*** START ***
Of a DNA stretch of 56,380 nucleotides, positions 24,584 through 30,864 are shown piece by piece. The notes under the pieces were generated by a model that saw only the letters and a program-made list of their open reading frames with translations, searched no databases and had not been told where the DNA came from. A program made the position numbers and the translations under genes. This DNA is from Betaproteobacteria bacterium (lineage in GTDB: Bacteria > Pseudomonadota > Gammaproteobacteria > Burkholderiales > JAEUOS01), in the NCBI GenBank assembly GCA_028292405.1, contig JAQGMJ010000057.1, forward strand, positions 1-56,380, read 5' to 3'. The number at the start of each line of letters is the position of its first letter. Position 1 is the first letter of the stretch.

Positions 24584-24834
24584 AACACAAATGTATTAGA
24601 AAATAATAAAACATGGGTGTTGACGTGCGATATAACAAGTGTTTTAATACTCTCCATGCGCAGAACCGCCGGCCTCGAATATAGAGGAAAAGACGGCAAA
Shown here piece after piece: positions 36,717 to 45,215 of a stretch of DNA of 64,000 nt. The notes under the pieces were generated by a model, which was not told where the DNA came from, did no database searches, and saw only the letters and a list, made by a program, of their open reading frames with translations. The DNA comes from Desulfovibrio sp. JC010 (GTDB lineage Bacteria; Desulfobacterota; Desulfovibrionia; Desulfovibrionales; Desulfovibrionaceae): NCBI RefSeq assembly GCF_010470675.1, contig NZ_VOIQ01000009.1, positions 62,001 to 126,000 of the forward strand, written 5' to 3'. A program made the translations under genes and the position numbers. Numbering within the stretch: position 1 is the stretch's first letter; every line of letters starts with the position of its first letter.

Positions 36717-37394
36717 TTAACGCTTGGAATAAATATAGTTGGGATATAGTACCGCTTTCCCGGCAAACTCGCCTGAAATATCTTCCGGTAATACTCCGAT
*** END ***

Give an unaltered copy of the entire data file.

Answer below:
Of a DNA stretch of 56,380 nucleotides, positions 24,584 through 30,864 are shown piece by piece. The notes under the pieces were generated by a model that saw only the letters and a program-made list of their open reading frames with translations, searched no databases and had not been told where the DNA came from. A program made the position numbers and the translations under genes. This DNA is from Betaproteobacteria bacterium (lineage in GTDB: Bacteria > Pseudomonadota > Gammaproteobacteria > Burkholderiales > JAEUOS01), in the NCBI GenBank assembly GCA_028292405.1, contig JAQGMJ010000057.1, forward strand, positions 1-56,380, read 5' to 3'. The number at the start of each line of letters is the position of its first letter. Position 1 is the first letter of the stretch.

Positions 24584-24834
24584 AACACAAATGTATTAGA
24601 AAATAATAAAACATGGGTGTTGACGTGCGATATAACAAGTGTTTTAATACTCTCCATGCGCAGAACCGCCGGCCTCGAATATAGAGGAAAAGACGGCAAA
Shown here piece after piece: positions 36,717 to 45,215 of a stretch of DNA of 64,000 nt. The notes under the pieces were generated by a model, which was not told where the DNA came from, did no database searches, and saw only the letters and a list, made by a program, of their open reading frames with translations. The DNA comes from Desulfovibrio sp. JC010 (GTDB lineage Bacteria; Desulfobacterota; Desulfovibrionia; Desulfovibrionales; Desulfovibrionaceae): NCBI RefSeq assembly GCF_010470675.1, contig NZ_VOIQ01000009.1, positions 62,001 to 126,000 of the forward strand, written 5' to 3'. A program made the translations under genes and the position numbers. Numbering within the stretch: position 1 is the stretch's first letter; every line of letters starts with the position of its first letter.

Positions 36717-37394
36717 TTAACGCTTGGAATAAATATAGTTGGGATATAGTACCGCTTTCCCGGCAAACTCGCCTGAAATATCTTCCGGTAATACTCCGAT